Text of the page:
To Yolanda’s best friends Nicolette and Rene. The fact that you were there for Yolanda before and now after her passing is a huge mark of your immense love for one another. The pain that you feel is a reflection of the depth of your love.

My nephew Jason who went way higher than the call of duty. Your assistance in setting up the memorial service and ensuring it went off beautifully means a lot to me.

The most amazing support that I have received from both of the girls schools has been unbelievable. There are educators out there who go way and beyond earning a salary. To the staff at Weltevreden Park Primary and Randpark High I salute you.

To my sister Sharon. Your understanding and allowing me to express myself without judgement has and is hugely appreciated. I know that Yolanda always appreciated talking to you.

Another extremely important part to all of this was that I recognized I needed some professional help. All the friends, family and work colleagues advice was appreciated but sometimes it is best to speak and deal with a professional who isn’t involved emotionally.

As part of this search I also came across a grief share group. Even though they were Christian based, at this time you can well imagine that God and I weren’t seeing eye to eye, I decided to attend and see how it went. I felt like I instantly gelled with this group. It was people who had gone through a similar journey to mine. You soon realise that loss is loss. There is no way to make comparisons, simply put is that loss is a personal experience. I would highly recommend that anyone experiencing a loss should attend such a group.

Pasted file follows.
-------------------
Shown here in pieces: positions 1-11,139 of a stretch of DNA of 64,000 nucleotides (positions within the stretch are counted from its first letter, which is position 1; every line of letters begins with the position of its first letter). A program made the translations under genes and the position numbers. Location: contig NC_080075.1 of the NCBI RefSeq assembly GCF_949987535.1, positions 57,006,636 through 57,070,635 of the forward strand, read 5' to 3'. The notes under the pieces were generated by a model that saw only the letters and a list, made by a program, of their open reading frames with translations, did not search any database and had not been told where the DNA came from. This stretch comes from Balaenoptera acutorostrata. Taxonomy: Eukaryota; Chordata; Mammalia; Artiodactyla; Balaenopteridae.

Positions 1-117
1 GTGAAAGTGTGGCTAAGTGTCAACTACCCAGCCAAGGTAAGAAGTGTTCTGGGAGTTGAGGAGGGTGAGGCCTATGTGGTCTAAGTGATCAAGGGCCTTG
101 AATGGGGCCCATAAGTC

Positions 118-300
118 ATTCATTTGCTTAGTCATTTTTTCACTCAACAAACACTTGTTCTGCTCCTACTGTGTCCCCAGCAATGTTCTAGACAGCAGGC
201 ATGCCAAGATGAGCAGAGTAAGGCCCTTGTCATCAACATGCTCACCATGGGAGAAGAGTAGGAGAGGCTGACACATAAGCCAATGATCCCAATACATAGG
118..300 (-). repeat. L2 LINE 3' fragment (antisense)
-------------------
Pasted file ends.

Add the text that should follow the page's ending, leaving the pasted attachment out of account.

Another amazing goodness entered my life at this time. It was a book given to me by Mike and Donna. A grace disguised by Gerry Sitster. A book written by someone who has walked a similar journey. I highly recommend this as a good read. It certainly helped me to broaden my understanding the grief journey.

My employer and work colleagues have also helped me to move along this journey. Without their support and understanding this journey would have been so much harder. I still have a long way to go yet I can say with confidence that we are a team. I really would like to encourage every employer to take the example of Peter Figg, he has built a different business structure where we all operate as a team. We all carry the load and when one of us is weakened then the team picks up this member. In this case it has been me. I am deeply encouraged by this.

I have also been privileged to see the impact Yolanda made on car guards and shop assistants. Whether stopping at our local shops or going to the butchery each of them were genuinely moved on hearing of the passing of this special little lady. Yolanda had a special way of connecting to society’s invisible people. The girls and I try to continue with this.